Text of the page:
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A Single Thread

From Tibetan Buddhist Encyclopedia
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The Handful of Leaves.

Buddhism essentially does not have a set of beliefs that one memorizes and believes in intellectually. The essence of Buddhism is more about the nature of reality and the characteristics of reality. These characteristics are like the leaves on the trees.

This classic story of Buddha shows the enormity of what Buddhism is about.

The Buddha was staying in a forest with his disciples. He picked up a handful of leaves and asked,

“What do you think, are there more leaves in my hand or more in the forest?”

The disciples answered, “More in the forest.”

The Buddha agreed and explained to his followers that what he knew directly was far more than what he taught.

He goes on to explain that the handful of leaves is what is needed to awaken.

You must be dogged and persistent in your practice no matter what you face in life.

Leaves of Reality.
Buddha began by teaching what all human beings know. There is stress or suffering in this world. And this stress and suffering is experienced by all beings.

Birth is stress, sickness is stress, old age is stress and dying is stress. The Buddha’s teaching amplifies what human beings already experience. The amplification is the path of practice. His first teaching was the Four Noble Truths. These truths show the cause of suffering and the end of suffering.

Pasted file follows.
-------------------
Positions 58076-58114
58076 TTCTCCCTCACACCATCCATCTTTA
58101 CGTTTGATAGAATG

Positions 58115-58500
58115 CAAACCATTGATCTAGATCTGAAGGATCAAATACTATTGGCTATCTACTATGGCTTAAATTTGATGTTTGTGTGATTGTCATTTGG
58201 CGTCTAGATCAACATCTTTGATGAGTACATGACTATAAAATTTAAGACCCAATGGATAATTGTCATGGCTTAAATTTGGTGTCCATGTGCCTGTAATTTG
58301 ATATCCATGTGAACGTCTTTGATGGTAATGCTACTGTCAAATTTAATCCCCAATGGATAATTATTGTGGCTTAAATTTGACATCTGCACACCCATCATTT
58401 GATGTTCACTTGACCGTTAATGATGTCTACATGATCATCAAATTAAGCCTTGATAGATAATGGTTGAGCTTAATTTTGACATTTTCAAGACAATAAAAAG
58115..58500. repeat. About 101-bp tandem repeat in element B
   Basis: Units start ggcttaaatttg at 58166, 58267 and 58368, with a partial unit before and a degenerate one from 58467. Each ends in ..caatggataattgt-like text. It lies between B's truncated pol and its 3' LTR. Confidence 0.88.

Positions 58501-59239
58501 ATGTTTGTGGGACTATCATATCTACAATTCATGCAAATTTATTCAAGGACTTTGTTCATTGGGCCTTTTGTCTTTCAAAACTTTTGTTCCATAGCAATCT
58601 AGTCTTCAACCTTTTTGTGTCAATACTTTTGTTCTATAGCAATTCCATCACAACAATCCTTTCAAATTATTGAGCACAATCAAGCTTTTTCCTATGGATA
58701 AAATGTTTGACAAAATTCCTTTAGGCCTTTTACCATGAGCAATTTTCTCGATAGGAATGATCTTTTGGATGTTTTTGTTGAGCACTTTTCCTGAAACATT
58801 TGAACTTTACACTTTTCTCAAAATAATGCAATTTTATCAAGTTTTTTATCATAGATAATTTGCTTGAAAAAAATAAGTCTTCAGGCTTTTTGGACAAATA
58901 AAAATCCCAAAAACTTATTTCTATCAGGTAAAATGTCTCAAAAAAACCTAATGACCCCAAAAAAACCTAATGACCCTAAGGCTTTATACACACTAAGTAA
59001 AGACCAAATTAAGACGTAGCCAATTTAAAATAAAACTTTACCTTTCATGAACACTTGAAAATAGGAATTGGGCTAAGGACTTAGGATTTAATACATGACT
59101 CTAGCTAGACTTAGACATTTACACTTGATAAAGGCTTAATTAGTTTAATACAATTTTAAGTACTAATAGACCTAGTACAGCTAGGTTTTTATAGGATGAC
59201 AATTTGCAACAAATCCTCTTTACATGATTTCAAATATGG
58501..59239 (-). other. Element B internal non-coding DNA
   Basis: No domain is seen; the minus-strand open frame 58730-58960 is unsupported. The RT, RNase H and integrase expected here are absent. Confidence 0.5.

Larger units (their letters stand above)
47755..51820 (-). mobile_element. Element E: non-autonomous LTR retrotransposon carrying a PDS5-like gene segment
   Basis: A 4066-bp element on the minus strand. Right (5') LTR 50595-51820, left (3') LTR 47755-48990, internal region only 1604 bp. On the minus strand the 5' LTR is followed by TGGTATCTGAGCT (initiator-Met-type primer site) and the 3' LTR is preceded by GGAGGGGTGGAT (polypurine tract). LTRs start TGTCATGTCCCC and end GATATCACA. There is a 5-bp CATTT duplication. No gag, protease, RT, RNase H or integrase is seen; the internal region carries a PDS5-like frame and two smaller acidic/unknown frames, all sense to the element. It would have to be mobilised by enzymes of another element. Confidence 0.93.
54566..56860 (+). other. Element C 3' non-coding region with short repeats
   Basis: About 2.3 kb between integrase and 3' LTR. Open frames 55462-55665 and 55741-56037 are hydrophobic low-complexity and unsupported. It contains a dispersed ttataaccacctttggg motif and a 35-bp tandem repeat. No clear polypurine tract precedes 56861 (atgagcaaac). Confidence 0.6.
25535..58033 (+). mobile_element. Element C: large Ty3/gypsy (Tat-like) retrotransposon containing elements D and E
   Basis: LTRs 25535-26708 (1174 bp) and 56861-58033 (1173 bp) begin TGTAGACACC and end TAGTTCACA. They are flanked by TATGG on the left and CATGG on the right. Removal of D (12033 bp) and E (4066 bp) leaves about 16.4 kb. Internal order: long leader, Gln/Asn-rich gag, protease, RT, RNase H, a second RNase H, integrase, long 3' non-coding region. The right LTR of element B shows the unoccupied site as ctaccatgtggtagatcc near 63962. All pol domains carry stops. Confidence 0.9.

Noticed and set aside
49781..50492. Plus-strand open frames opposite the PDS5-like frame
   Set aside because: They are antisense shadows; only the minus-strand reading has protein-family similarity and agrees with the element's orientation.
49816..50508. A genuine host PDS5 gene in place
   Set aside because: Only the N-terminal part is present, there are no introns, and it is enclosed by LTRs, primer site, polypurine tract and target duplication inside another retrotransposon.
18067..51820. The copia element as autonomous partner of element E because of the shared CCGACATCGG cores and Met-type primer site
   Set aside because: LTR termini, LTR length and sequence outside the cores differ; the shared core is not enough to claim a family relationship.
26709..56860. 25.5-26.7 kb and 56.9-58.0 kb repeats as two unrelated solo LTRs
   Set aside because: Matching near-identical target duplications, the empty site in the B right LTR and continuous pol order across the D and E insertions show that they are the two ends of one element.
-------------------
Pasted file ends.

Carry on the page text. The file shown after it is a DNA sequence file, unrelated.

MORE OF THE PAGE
Characteristics of Existence.
Suffering is the first characteristic. The two remaining are similar to the first, in that most human beings know the reality of change. The morning begins followed by the afternoon and night. All are able to see this simple reality of anicca or impermanence.

The Buddha offers teachings to broaden and deepen what is already known. The average man knows that life changes, but how to respond to this reality is what Buddhism helps one to do.

The Two Extreme Responses to Reality.
There are two extreme responses to reality that cause more difficulty and also reflect the reality of the third characteristic, anatta or non-self. The two extremes are in modern language, narcissism and nihilism.

Narcissism refers to the extreme of self-centeredness and eternal existence. This is not the teachings of Buddha. The other extreme is nihilism or the annihilation of any phenomena of ego. The Middle Way or neither narcissism nor nihilism is the reality of non-self.

This last characteristic may be the most difficult to experience. Yet, even though difficult, it is possible to see for your self the reality. Perhaps, for example, you set out to get an education to become a professional.

Let’s say you actually complete the education and fulfill the conventional requirements to become the professional. If one contemplates this “professional” classification one is able to see that it is a convention and not a real, substantial eternal thing.

It is, like all phenomena, under the law of change and suffering. It may provide momentary experiences but there is no solid thing known as a professional. It is at best a collection of characteristics we agree to call a “professional.” The phenomena known as “human being” also abide by this law of reality.